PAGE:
Likewise, when Amendment 43 was being submitted to the voters, the Amendment 43 Blue Book told voters that one reason to pass Amendment 43 was to “preserv[e] the commonly accepted definition of marriage. Marriage as an institution has historically consisted of one man and one woman.” …To the extent the State’s interest is in preserving the historical tradition of one-man one-woman marriage, it cannot survive any level of scrutiny.

…The Court holds that the State does not have a sufficiently important/compelling interest in forbidding same-sex marriages or nullifying Colorado residents’ valid out-of-state same-sex marriages. The Marriage Bans are unconstitutional because they violate plaintiffs’ due process rights.

Judge Crabtree also ruled that the marriage ban violated the equal protection clause for the same reasons. He then ruled on whether civil unions should survive “as a separate but equal institution.”

“The dissimilitude between the terms ‘civil marriage’ and ‘civil union’ is not innocuous; it is a considered choice of language that reflects a demonstrable assigning of same-sex, largely homosexual, couples to second-class status.” In re Opinions of the Justices to the Senate, 802 N.E.2d at 570. The fact is that those in a civil union do not and cannot obtain the same benefits and protections of federal law as married couples including filing joint tax returns, Family Medical Leave Act benefits, and facing loss of social security and veterans benefits. If civil unions were somehow the equivalent of marriage, there would be no real need for this second tier relationship. The State paid only lip-service to the plaintiffs’ arguments that civil unions were not unlike the “separate but equal” black and white educational systems. …The Court finds that confining same-sex couples to civil unions is further evidence of discrimination against same-sex couples and does not ameliorate the discriminatory effect of the Marriage Bans.

During last month’s oral arguments, Judge Crabtree was pretty clear about his skepticism about the state’s arguments in support of the marriage ban:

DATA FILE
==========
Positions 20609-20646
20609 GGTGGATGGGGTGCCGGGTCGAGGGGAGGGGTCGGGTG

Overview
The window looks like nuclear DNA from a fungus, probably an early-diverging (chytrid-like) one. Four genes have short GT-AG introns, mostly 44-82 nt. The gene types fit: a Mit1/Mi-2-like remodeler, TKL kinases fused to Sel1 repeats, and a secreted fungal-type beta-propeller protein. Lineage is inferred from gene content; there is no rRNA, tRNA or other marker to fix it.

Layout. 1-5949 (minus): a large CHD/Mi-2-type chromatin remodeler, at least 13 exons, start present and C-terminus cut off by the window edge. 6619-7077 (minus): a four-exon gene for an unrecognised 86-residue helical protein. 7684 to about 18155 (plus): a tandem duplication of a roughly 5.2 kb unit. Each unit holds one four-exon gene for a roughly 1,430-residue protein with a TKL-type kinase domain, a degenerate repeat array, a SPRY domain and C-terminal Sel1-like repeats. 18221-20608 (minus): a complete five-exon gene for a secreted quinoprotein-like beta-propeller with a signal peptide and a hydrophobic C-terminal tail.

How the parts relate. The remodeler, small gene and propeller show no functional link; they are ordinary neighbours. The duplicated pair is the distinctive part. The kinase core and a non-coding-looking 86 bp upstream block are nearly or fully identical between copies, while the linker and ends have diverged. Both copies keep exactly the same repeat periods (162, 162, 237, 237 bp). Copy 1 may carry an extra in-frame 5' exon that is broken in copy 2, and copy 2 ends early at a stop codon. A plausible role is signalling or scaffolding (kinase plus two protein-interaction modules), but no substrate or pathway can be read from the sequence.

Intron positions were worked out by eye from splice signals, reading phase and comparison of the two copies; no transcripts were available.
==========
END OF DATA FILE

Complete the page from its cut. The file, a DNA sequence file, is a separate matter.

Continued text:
During arguments last month, Suthers’ office defended the state’s ban on gay marriage, arguing that 15 state and federal judges who have struck down similar measures in other states were wrong.

But Crabtree mocked the state’s argument that Colorado’s ban on same-sex marriage protects the “nature of marriage” and the ability to produce children.

The judge also was skeptical of the state’s claim that previous judges had erred in their rulings.

“They all got it wrong?” Crabtree asked. “What am I supposed to do then when presented with this? Just punt?”

There are no comments for this post.

Leave A Comment

All comments reflect the opinions of commenters only. They are not necessarily those of anyone associated with Box Turtle Bulletin. Comments are subject to our Comments Policy.

(Required)
(Required, never shared)

PLEASE NOTE: All comments are subject to our Comments Policy.

 

Latest Posts

Colorado Store Manager Verbally Attacks "Faggot That Voted For Hillary" In Front of 4-Year-Old Son

Associated Press Updates "Alt-Right" Usage Guide

A Challenge for Blue Bubble Democrats

Baptist Churches in Dallas, Austin Expelled Over LGBT-Affirming Stance

FBI Reports Massive Surge In Anti-Muslim Hate Crimes in 2015

Baptist General Convention of Texas Warns Churches in Dallas and Austin Over LGBT Inclusion

Trump Selects Alt-Right Nationalist As "Chief Strategist and Senior Counselor"

WITNESS: Bean Blossom, Indiana

Featured Reports

What Are Little Boys Made Of?